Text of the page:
Tech – for Everyone

Tech Tips and Tricks & Advice – written in plain English.

Simple E-mail Encryption

Who’s reading your e-mail? Are you sure it is only the person you sent it to? Could it hurt you, or your business, (or, your election campaign?) if someone else was reading it? Wouldn’t it be great if you could ensure that only the intended recipient could read it?

In prior articles, I have explained (in my limited way) that the encrypting of files, and sending them to someone else, where they then need to decode them, is best done by the exchanging of “keys” in what is called “Public-key encryption” (for Wikipedia’s explanation on that, click here). I will not be lecturing on that today.. though, I invite you to click the link if you’re interested in (or curious about) cryptography.

It is not hard to understand how encrypting your writing — so that it can travel across the Internet in an unreadable format — is a “good thing”.. a desirable thing.. and would have serious benefits.
The encrypting of e-mails is often required by businesses, and they install cool (and expen$ive) machines on their networks that automatically encrypts all company e-mail. But what about us? Here at home? How do we do it? Can it happen automatically.. like it does at our job? Well, yes and no. The first step is to get yourself a “key”.

I mentioned in a previous article that I had started using a new (to me) e-mail client (Windows Live Mail) to access my webmail accounts. Live Mail, and all other e-mail clients (Outlook, OE, Thunderbird, etc.) natively support the use of “keys”, and allow you so “sign” and/or encrypt your e-mail with a single click… assuming you have taken a couple of steps first.
You may have noted that I have been putting the word key inside quotes; that’s because when I’m speaking at the level of how crypto works, I am actually speaking about algorithms and when I talk about using those keys, I am talking about “Certificates”. To encrypt your e-mail you need to get a Certificate… which is really a key (pair). Confusing, I know.

Tip of the day: Get a Certificate for your e-mail account(s). There are several Certificate Authorities that offer free Certificates for the personal use in e-mail, but I have found that if you are using any Microsoft products.. or you suspect that your recipient(s) may be using Windows and/or Outlook (which is a fairly good bet), you want to get your e-mail certificate here:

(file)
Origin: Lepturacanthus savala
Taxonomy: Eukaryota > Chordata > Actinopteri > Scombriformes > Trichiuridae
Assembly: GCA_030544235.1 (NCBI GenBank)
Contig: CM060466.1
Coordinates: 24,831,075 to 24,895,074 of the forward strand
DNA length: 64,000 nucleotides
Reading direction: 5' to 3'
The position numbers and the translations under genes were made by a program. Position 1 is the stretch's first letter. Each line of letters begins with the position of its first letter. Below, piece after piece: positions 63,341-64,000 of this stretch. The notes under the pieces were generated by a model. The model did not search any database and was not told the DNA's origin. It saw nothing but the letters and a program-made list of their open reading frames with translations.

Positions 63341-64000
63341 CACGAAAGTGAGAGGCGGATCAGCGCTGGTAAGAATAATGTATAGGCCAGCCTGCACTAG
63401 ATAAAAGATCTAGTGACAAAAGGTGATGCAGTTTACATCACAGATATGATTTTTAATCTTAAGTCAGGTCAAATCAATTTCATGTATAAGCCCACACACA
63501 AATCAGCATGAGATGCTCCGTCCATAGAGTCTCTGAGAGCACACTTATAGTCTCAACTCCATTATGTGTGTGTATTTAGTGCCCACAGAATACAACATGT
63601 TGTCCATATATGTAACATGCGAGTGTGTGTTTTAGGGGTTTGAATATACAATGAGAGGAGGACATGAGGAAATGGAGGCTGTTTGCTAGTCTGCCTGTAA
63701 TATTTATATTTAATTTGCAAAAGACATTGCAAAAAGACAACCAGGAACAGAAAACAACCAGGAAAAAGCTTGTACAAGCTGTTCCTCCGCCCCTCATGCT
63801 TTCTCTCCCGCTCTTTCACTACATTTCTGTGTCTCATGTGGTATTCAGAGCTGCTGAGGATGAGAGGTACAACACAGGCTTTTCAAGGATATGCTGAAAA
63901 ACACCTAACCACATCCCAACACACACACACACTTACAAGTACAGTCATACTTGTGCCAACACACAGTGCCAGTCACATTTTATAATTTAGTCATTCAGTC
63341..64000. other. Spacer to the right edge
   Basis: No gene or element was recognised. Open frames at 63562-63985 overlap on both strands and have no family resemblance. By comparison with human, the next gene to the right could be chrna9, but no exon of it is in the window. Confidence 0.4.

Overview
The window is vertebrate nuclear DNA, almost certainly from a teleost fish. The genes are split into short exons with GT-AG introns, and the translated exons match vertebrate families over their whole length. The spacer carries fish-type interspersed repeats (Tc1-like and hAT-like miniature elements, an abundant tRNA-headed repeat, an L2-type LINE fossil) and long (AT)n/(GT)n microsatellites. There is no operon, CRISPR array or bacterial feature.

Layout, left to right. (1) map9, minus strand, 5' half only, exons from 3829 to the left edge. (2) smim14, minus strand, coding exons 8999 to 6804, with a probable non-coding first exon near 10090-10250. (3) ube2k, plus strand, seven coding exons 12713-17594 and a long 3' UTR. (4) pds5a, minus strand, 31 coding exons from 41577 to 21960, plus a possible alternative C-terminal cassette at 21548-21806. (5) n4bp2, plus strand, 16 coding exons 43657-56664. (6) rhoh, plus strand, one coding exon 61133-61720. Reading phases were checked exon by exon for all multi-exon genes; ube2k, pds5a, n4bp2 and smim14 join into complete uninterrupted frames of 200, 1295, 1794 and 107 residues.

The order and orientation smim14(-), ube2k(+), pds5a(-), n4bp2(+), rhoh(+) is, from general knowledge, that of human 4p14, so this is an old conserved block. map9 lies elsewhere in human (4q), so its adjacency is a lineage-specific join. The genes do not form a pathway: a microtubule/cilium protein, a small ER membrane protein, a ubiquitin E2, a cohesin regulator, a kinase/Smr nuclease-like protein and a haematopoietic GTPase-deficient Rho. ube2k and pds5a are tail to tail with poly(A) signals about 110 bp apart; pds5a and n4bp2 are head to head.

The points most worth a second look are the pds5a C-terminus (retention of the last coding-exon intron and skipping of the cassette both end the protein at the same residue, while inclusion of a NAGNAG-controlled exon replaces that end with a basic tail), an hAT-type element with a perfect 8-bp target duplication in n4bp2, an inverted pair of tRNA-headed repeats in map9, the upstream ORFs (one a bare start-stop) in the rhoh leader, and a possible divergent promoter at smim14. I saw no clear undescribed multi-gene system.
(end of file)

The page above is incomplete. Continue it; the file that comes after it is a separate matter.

Today’s free link: Comodo Free Email Certificate

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Fill in the form, and use the e-mail address that you want to protect with encryption (If you use more than one e-mail address regularly, repeat this process for each one: each account needs its own Cert), and click on the “Advanced Private Key Options” link, and place a check in the “User protected?” checkbox, and enter a “Revocation password (twice). Click “Agree & C ontinue”.

A window will open telling you that a Certificate isimage being “requested on your behalf”.. agree. Now you will see the screen (pictured). Click “OK”.

If all goes as it should, the Comodo webpage will change to a “Congratulations!” page, and instructs you to check the Inbox of the account you created the Cert for. Do so. There will be an e-mail from Comodo containing a link. You will need to click it to complete the process (Copy>Paste links into the address bar of your browser, remember?!).

 

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Your e-mail will look like this. When you’ve copy>pasted the e-mail’s link into your browser’s address bar, and requested the Cert download, Windows will then automatically try to install it for you, but needs your permission..

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Click “Yes” to give it.

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This tells you you’re done, and now you can digitally “sign” your e-mail.. which is the first real step to exchanging encrypted email.. which I will describe tomorrow.
Now, e-mail a link to this article to the person(s) you want private conversations with, and tell them to click the link and follow the Comodo wizard and get their key.. you’re going to need it. Once you and they do this, encryption is a click away.

The conclusion of this How To is now available here.

Copyright 2007-8 © Tech Paul. All rights reserved.jaanix post to jaanix

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September 18, 2008 - Posted by | advice, computers, e-mail, encrypting files, how to, Internet, security, software, tech | , , , , ,

3 Comments »

  1. […] Go to the author’s original blog: Simple E-mail Encryption […]

    Like

    Pingback by Simple E-mail Encryption | September 18, 2008 | Reply

  2. nice article.

    Like

    Comment by ibrahim binshahbal | September 18, 2008 | Reply

  3. Hey Paul,

    Great article. You have explained in an easy to understand way, what many people might easily have shied away from, thinking it was beyond their ability to understand.

    Well done,

    Bill Mullins

    Like

    Comment by Bill Mullins | September 18, 2008 | Reply


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